|Understanding the Immune Microenvironment at the Uteroplacental Interface.|
In human pregnancy, the baby is 50% non-self, but is not rejected as an allogeneic organ transplant would be. The local interaction site between mother and baby is the uteroplacental interface (UPI), where maternal decidua develops between the uterus and the fetal placenta. We seek to understand the local immune microenvironment of the UPI to identify the critical factors mediating maintenance of maternal – fetal tolerance.
Using a novel, non-invasive sampling method, we isolated lymphocytes from the surgical sponge used to clean the uterus after C-section, and compared them to the peripheral blood (PB) of 3rd trimester healthy pregnant women.
The term UPI lymphocyte pool contained a similar proportion of CD3+ cells (~62%) vs. PB but within the CD3- fraction, NK cells were significantly enriched (CD56hiCD16- PB 1.86% +/- 0.36, UPI 19.84 +/- 3.14, p<0.0001. CD56loCD16+ PB 24.22 +/-4.15 UPI 50.53+/- 3.17 p<0.0001) while monocytes/macrophages were decreased (PB 22.64 +/- 1.43, UPI 6.05 +/- 0.95). Intracellular cytokines in gd T cells (IFNg, TNFa, and Granzyme A) and NK cells (Perforin A and Granzyme A) were significantly elevated at the UPI vs. PB. Further, CD56hi CD16- uterine NK cells but not PB NK cells exclusively displayed an activated (CD69+) phenotype and a significantly more of the apoptosis-inducing molecule Fas (mean PB 21.74 +/- 4.5; mean UPI 43.61 +/- 2.02 p=0.0007).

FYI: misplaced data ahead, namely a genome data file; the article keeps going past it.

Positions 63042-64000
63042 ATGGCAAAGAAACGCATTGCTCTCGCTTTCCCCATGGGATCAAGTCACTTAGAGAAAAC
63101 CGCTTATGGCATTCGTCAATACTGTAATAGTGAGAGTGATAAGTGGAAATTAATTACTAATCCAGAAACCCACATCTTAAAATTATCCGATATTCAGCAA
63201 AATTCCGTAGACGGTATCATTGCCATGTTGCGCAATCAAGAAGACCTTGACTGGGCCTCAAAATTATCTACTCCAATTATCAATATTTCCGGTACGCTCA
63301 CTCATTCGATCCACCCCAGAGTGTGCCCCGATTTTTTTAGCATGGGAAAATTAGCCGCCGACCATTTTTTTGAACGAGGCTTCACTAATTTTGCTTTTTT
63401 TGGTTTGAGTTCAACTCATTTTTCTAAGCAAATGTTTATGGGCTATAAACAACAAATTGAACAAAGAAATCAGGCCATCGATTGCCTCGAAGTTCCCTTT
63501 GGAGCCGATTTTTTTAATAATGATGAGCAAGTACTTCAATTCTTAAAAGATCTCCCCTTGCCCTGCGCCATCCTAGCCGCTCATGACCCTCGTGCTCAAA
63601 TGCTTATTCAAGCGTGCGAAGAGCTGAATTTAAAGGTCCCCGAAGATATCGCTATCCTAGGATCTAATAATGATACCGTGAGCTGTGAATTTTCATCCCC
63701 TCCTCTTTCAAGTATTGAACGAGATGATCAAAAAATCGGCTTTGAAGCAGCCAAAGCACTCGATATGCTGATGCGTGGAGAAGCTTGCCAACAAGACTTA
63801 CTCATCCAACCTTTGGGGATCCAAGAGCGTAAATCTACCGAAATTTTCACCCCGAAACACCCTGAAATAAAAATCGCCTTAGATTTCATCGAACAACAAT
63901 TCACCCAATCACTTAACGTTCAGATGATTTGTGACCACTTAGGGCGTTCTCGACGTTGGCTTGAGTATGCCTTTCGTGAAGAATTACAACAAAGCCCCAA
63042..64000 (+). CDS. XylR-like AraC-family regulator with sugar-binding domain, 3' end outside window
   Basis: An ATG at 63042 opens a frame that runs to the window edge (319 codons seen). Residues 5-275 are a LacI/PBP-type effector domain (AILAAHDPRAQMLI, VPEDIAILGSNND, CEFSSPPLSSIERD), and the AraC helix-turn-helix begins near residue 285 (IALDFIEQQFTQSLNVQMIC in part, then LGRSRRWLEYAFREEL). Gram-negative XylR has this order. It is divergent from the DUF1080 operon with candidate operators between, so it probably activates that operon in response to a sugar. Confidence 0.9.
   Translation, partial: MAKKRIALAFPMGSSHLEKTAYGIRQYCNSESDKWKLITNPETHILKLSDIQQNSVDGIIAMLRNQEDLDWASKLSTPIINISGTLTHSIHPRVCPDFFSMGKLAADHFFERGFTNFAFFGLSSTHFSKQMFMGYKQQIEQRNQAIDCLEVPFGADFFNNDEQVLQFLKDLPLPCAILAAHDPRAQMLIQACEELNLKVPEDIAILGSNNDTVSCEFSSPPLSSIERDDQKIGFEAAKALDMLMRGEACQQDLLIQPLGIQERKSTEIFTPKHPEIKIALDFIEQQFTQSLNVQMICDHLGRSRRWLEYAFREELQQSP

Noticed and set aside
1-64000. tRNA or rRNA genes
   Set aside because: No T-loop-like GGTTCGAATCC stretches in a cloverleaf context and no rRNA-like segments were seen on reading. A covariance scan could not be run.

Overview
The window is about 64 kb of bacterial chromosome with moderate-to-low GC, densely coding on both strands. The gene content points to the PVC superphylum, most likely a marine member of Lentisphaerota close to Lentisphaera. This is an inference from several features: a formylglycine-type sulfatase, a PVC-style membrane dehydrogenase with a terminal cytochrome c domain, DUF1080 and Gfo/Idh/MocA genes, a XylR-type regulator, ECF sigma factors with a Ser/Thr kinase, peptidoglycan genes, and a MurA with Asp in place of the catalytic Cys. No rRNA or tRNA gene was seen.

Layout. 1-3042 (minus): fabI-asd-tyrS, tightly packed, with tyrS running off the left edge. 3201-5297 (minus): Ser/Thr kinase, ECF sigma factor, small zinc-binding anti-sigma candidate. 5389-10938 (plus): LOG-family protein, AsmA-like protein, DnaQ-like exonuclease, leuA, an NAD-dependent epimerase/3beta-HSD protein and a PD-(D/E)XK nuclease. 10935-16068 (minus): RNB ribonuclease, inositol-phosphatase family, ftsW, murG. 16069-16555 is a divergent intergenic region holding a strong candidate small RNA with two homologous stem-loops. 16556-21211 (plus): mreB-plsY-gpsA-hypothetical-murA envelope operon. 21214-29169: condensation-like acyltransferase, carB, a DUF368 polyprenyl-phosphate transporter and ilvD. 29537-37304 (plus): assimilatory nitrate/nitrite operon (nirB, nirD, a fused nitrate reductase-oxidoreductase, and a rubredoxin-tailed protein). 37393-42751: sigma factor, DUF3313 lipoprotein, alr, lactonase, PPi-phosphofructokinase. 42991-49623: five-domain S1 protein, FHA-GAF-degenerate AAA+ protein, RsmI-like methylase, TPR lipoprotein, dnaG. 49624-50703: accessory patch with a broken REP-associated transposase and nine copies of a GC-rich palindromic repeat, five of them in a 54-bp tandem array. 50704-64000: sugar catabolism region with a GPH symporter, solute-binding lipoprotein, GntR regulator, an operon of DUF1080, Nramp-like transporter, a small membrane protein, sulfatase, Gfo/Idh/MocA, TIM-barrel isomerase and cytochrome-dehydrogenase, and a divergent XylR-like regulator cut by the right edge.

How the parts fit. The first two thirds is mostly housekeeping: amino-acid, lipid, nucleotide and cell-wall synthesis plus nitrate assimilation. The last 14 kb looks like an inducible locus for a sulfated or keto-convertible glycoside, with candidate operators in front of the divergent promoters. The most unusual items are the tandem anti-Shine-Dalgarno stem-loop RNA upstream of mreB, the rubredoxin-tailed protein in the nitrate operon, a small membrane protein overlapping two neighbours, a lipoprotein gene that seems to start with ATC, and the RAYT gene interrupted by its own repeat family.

The dramatic differences in cell type proportions, phenotypes and functionality we observed between lymphocytes at the UPI vs PB indicate a specific local immune microenvironment that develops at the UPI. The signals – and mechanisms that attract and retain lymphocytes at the UPI are unknown but likely important for understanding of how the necessary tolerogenic environment for successful pregnancy is established and maintained.